When we bury our emotions, we lose touch with who we really are, because our feelings are an integral part of us. We live our lives terrified that we'll no longer be cared for, loved, or accepted if we let the mask drop.

What we think and believe about ourselves drives our self talk The way we talk to ourselves can empower or disempower us. Negative self-talk disempowers us and makes us feel like we have no control over our lives — like victims. We may have been victimized as children, but we don't have to remain victims as adults.

Even in circumstances where we think we don't have a choice, we always have a choice, even if it's just the power to choose how we think about our life. We have little to no control over our environments and our lives when we're children, but we're not children anymore. We are likely more capable of changing our situation than we believe.

Instead of thinking of ourselves as victims, we can think of ourselves as survivors. The next time you feel trapped and choice-less, remind yourself that you're more capable and in control than you think.

When we bury our feelings, we bury who we are. Because of childhood emotional trauma, we may have learned to hide parts of ourselves. At the time, that may have helped us. But as adults, we need our feelings to tell us who we are and what we want, and to guide us toward becoming the people we want to be 

Comments 10

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megsmueller
Jun 24
Jun 24

I love this my sister...the last sentence "but as adults, we need our feelings..." I have experienced a lot in life, I can relate to the trauma. You have come this far sister! Keep on, go forth, change lives - You are a beautiful example. Thank you!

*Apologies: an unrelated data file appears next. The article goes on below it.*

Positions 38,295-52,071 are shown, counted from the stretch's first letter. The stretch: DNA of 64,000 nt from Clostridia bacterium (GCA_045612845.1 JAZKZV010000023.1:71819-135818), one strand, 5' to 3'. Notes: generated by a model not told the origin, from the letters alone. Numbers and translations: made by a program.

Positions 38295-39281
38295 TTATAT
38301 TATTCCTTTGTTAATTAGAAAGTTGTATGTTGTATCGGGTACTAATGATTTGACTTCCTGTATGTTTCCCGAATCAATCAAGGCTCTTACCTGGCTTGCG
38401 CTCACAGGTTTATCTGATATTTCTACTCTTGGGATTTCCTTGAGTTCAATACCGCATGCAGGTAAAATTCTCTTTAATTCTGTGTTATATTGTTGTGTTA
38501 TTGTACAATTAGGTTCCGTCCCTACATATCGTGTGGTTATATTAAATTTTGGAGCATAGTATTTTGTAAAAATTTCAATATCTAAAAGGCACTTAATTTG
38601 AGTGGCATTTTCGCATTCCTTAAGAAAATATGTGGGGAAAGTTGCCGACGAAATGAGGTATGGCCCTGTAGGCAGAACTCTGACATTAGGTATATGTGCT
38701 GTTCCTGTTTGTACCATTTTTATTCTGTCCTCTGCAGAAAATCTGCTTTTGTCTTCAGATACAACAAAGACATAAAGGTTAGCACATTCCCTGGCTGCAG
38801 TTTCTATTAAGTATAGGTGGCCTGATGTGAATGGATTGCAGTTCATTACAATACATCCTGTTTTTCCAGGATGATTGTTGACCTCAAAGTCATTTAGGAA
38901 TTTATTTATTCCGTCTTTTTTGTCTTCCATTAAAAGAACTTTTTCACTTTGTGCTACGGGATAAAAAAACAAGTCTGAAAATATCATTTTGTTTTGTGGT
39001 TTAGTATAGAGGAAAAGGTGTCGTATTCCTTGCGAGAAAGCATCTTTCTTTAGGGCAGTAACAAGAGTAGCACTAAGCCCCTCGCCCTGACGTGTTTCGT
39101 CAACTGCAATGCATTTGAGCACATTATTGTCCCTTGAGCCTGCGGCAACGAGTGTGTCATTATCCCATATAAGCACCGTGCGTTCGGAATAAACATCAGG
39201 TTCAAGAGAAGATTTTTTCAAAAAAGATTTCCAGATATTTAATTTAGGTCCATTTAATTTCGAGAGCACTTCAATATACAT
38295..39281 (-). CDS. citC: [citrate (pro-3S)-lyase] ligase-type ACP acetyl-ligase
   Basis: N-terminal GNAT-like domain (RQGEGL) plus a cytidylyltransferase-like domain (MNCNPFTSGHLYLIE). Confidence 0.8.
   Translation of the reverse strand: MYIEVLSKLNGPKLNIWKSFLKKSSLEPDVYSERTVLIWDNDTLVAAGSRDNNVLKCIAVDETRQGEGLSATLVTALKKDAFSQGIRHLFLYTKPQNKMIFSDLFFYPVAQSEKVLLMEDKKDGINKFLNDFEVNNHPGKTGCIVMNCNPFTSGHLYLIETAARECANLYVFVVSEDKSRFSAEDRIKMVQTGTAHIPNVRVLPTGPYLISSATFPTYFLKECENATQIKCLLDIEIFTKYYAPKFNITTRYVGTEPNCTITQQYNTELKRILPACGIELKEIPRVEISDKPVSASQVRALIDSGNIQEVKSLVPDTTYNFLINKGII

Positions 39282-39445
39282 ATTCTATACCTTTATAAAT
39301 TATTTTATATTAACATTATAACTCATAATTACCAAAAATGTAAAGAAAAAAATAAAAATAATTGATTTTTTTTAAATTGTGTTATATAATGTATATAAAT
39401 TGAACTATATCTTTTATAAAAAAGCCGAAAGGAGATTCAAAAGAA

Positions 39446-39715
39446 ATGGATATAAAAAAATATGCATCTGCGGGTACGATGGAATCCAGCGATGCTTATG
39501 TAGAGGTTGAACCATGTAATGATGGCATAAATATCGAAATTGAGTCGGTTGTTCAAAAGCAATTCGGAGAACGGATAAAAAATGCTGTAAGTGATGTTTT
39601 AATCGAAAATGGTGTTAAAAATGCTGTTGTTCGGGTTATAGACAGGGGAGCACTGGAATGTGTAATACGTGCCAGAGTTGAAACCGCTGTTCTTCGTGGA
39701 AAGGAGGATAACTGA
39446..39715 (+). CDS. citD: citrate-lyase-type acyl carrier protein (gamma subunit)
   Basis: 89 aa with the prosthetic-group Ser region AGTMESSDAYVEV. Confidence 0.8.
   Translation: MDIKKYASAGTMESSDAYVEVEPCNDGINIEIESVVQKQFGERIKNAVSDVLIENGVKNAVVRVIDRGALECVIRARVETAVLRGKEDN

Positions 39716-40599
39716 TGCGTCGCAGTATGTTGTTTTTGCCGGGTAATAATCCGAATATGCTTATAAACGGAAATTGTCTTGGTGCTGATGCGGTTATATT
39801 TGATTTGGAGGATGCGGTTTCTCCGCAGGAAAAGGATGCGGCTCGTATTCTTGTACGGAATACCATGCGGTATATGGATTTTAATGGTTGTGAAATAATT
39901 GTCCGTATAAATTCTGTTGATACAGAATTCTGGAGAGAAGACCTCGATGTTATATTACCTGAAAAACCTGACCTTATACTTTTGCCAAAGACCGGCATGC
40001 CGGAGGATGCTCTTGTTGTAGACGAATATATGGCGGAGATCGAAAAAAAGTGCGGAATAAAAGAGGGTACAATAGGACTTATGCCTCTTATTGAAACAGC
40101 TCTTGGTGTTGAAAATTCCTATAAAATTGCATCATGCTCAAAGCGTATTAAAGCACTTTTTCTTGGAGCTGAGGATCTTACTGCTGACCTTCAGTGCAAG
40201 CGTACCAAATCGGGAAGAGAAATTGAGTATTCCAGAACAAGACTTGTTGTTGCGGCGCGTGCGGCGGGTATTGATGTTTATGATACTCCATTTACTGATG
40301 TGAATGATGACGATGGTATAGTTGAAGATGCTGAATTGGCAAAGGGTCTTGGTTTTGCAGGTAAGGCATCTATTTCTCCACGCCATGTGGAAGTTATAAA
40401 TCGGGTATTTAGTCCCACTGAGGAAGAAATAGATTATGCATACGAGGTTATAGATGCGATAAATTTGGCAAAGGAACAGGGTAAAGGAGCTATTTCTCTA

Olutosin
Jun 24
Jun 24

How I wish that every adult is responsible to their responsibilities and that everyone should know that their children are owed duties of love and care. If you are not capable, don't bring children into the world.

Every child deserves love and kindness. These are free because every child who lacks these basic needs to be nurtured and loved gtows up to become traumatic citizen in life. The cycle continues. A traumatic adult traumatised others.

Thank you for your healing journey and thank you for your decision to share with us.

Many of us are wounded spirit. May we forgive and move on. Amen.

Adriana Leigh G.
Jun 26
Jun 26

Hello sister, I love this. This resonates so deeply, as a fellow survivor from childhood. I see you, I see you and hear you rising, and your awareness, and ability to see and be in your power in the here and now is...WOW! Thank you for sharing your journey with us here. Indeed, as you say: "What we think and believe about ourselves drives our self talk The way we talk to ourselves can empower or disempower us. Negative self-talk disempowers us and makes us feel like we have no control over our lives — like victims. We may have been victimized as children, but we don't have to remain victims as adults."
These words of yours also deeply resonated: